Michal Kostan
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British units in hex A assault hex B and eliminate the German infantry platoon. The German Pz IV platoon withdraws to hex D (per 12.1.1), which is then assaulted from hex C.


1) Before the Sherman troop in hex A advances to B as a result of the assault, is it allowed to reaction fire on the Pz IV unit as it withdraws from B to D?

2) When the British units in hex C assault hex D (now also containing the Pz IV platoon), does the Pz IV unit contribute its CS normally to hex D's defense?

--

It is the British action phase of a day turn with unlimited LOS. The reduced British infantry company is not adjacent to any enemy unit and attempts recovery. The German MG platoon has LOS to its hex, but cannot see the British unit due to concealment.


3) Is the British company entitled to the +1 DRM on the recovery table (modifier for condition No. 3)?

Thank you very much!
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Cole Dano
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I'm sure Mark will reply, but answering helps me as much as you, let's see if these are right.

1) No, the movement trigger refers to the hex being moved into, not the hex being exited.

Sherman's in C could reaction fire, but then they wouldn't be able to participate in the assault as they would be rotated 90 degrees due to reacting.

2) Since it's a voluntary withdrawal the Pz would be able to contribute to the hexes defence.

3) Yes the modifier would apply.
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Mark Mokszycki
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Cole is correct on all three counts. Nice job!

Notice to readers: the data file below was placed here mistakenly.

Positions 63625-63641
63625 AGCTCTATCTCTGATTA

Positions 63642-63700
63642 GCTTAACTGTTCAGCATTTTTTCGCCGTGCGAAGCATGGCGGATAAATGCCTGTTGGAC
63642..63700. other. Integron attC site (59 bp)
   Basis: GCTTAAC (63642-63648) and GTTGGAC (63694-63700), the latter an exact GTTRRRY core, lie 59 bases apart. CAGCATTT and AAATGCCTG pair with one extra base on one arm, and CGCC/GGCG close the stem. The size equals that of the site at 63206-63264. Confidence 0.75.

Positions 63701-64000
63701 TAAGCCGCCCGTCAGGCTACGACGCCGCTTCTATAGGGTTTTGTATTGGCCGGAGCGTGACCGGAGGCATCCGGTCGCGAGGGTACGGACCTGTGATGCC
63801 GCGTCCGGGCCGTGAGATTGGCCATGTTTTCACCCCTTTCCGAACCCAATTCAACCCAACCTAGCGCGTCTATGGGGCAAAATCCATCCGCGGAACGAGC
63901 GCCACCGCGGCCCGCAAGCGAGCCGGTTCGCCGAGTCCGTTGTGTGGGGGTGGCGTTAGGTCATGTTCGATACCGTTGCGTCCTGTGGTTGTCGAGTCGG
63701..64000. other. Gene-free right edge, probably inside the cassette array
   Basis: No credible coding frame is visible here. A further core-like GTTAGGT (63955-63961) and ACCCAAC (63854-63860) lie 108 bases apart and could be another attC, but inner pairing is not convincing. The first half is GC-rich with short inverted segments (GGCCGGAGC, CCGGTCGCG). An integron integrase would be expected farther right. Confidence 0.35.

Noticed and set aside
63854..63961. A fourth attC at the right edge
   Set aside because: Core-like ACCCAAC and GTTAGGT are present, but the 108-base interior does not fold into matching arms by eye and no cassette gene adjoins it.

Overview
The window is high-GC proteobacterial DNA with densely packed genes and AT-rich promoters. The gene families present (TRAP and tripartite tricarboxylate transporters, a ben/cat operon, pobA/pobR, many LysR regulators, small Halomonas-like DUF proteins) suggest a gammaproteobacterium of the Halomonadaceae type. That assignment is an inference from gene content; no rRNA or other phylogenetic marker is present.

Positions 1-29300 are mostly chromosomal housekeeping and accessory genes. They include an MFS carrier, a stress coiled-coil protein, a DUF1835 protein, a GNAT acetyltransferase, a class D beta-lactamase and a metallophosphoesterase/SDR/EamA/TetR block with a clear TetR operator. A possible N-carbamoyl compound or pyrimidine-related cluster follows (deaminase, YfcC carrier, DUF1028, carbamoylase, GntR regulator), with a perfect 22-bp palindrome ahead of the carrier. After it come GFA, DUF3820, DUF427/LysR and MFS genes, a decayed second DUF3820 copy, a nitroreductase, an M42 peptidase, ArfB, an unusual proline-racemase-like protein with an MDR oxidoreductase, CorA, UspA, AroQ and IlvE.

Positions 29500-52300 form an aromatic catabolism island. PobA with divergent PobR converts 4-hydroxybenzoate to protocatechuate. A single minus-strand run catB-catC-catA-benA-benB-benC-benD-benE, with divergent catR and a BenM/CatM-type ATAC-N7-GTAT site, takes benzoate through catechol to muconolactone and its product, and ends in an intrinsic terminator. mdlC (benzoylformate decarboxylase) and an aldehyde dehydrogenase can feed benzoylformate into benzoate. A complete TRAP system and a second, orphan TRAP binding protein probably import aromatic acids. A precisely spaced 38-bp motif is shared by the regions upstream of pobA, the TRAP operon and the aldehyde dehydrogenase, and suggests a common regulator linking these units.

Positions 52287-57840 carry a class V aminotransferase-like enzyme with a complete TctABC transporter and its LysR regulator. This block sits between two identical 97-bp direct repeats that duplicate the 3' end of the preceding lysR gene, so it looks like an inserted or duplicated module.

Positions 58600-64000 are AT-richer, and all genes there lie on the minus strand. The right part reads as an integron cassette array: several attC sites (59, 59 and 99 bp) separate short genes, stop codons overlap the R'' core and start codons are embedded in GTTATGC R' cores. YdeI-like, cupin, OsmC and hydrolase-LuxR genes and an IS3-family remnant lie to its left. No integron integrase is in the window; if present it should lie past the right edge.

1) Since the Panzer moved into a woods hex, and woods blocks LOS and offers concealment (even from higher ground), the Sherman has no LOS to the Panzer's new hex.

2) The Panzer contributes its CS to the defense of the hex normally because it did not retreat.

3) Yes, the recovering unit qualifies for the +1 DRM. Note that "it" (in condition #3 under the Recovery Table) refers to the unit attempting recovery, not the hex. If the unit is concealed there is no LOS to the unit.

That case probably could have been worded better since LOS normally means tracing to a hex, not a unit.

You're welcome! And thanks for your help, Cole.
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Michal Kostan
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Mark and Cole, many thanks for your quick replies, they helped a lot!

It brings me to one more question regarding LOS. In the first picture, is hex D considered to be at a lower elevation than hex A or are they at the same level?
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Mark Mokszycki
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Elevation is relative and depends on whether LOS is specifically traced across one or more slope hexsides. In this case, hex A would be at higher elevation than hex D because LOS has to be traced through the non-blocking field hex (1007) and therefore across a slope hexside.
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Michal Kostan
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Got it! Thanks as always, Mark.
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